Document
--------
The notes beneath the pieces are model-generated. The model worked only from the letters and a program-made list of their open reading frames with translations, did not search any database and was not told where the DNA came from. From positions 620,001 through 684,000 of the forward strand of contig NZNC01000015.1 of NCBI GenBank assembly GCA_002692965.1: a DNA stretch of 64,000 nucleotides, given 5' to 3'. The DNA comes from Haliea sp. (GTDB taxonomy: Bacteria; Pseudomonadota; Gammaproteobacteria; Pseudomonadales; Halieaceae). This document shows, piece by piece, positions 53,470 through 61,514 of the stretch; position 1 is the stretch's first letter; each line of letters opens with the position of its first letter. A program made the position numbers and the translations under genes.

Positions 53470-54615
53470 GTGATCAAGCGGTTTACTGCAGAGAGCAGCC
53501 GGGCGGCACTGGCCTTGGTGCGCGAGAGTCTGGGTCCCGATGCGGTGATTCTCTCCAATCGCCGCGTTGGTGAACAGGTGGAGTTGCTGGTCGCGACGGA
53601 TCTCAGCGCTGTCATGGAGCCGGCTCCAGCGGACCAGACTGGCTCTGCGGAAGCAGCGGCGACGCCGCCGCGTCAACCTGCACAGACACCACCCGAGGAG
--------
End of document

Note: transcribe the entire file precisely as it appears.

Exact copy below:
The notes beneath the pieces are model-generated. The model worked only from the letters and a program-made list of their open reading frames with translations, did not search any database and was not told where the DNA came from. From positions 620,001 through 684,000 of the forward strand of contig NZNC01000015.1 of NCBI GenBank assembly GCA_002692965.1: a DNA stretch of 64,000 nucleotides, given 5' to 3'. The DNA comes from Haliea sp. (GTDB taxonomy: Bacteria; Pseudomonadota; Gammaproteobacteria; Pseudomonadales; Halieaceae). This document shows, piece by piece, positions 53,470 through 61,514 of the stretch; position 1 is the stretch's first letter; each line of letters opens with the position of its first letter. A program made the position numbers and the translations under genes.

Positions 53470-54615
53470 GTGATCAAGCGGTTTACTGCAGAGAGCAGCC
53501 GGGCGGCACTGGCCTTGGTGCGCGAGAGTCTGGGTCCCGATGCGGTGATTCTCTCCAATCGCCGCGTTGGTGAACAGGTGGAGTTGCTGGTCGCGACGGA
53601 TCTCAGCGCTGTCATGGAGCCGGCTCCAGCGGACCAGACTGGCTCTGCGGAAGCAGCGGCGACGCCGCCGCGTCAACCTGCACAGACACCACCCGAGGAG